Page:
Universal access to primary healthcare facilities is a driving goal of healthcare organizations. Despite Canada's universal access to primary healthcare status, spatial accessibility to healthcare facilities is still an issue of concern due to the non-uniform distribution of primary healthcare facilities and population over space-leading to spatial inequity in the healthcare sector. Spatial inequity is further magnified when health-related accessibility studies are analyzed on the assumption of universal car access. To overcome car-centric studies of healthcare access, this study compares different travel modes-driving, public transit, and walking-to simulate the multi-modal access to primary healthcare services in the City of Calgary, Canada. Improving on floating catchment area methods, spatial accessibility was calculated based on the Spatial Access Ratio method, which takes into consideration the provider-to-population status of the region. The analysis revealed that, in the City of Calgary, spatial accessibility to the primary healthcare services is the highest for the people with an access to a car, and is significantly lower with multimodal (bus transit and train) means despite being a large urban centre. The social inequity issue raised from this analysis can be resolved by improving the city's pedestrian infrastructure, public transportation, and construction of new clinics in regions of low accessibility.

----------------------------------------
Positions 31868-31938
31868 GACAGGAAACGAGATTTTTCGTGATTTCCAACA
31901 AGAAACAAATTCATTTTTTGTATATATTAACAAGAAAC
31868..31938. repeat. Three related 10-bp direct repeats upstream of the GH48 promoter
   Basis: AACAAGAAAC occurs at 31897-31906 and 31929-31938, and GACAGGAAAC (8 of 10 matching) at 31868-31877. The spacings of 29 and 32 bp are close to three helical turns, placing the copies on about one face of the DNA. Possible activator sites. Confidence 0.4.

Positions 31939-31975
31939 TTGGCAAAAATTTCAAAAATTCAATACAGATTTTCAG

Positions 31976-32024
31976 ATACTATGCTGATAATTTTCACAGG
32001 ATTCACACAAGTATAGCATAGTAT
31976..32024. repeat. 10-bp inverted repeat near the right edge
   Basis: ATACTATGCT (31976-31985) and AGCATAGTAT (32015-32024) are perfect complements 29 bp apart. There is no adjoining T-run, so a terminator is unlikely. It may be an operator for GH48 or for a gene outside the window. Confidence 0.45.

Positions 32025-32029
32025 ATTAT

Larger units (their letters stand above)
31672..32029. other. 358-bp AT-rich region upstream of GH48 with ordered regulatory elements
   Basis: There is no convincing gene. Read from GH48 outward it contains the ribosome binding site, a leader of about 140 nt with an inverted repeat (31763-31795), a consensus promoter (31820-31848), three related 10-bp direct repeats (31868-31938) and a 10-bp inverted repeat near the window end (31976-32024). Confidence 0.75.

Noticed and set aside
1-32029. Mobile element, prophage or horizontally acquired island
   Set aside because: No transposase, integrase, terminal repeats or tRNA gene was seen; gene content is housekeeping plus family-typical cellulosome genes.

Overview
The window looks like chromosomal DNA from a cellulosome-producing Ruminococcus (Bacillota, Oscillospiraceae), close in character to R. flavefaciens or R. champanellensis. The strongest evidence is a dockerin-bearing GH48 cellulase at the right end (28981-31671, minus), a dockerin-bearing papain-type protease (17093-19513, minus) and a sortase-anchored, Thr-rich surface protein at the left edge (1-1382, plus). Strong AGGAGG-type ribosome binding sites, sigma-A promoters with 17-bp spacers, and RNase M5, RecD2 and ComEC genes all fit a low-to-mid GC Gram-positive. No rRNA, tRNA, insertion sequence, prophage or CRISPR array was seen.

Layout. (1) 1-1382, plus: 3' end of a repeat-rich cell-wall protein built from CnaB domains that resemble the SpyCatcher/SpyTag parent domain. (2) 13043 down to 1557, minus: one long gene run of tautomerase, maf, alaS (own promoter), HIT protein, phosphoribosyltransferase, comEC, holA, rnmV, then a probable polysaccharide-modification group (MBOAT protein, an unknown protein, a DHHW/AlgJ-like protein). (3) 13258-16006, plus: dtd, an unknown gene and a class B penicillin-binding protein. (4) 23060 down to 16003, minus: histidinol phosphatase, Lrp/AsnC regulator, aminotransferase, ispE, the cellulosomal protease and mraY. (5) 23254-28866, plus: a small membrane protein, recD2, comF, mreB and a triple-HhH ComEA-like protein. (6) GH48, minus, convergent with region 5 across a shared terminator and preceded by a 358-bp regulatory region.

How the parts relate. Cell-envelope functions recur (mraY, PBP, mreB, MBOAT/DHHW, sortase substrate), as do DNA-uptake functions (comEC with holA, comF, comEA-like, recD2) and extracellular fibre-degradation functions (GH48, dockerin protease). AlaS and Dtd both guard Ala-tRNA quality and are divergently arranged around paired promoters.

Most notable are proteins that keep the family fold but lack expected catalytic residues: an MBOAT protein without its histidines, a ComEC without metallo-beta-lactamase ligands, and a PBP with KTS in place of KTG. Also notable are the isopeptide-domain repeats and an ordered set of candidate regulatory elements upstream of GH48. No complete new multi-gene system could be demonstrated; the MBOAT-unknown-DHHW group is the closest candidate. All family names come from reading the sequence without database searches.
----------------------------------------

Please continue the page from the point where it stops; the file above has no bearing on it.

Keywords: multimodal network; primary healthcare; spatial accessibility.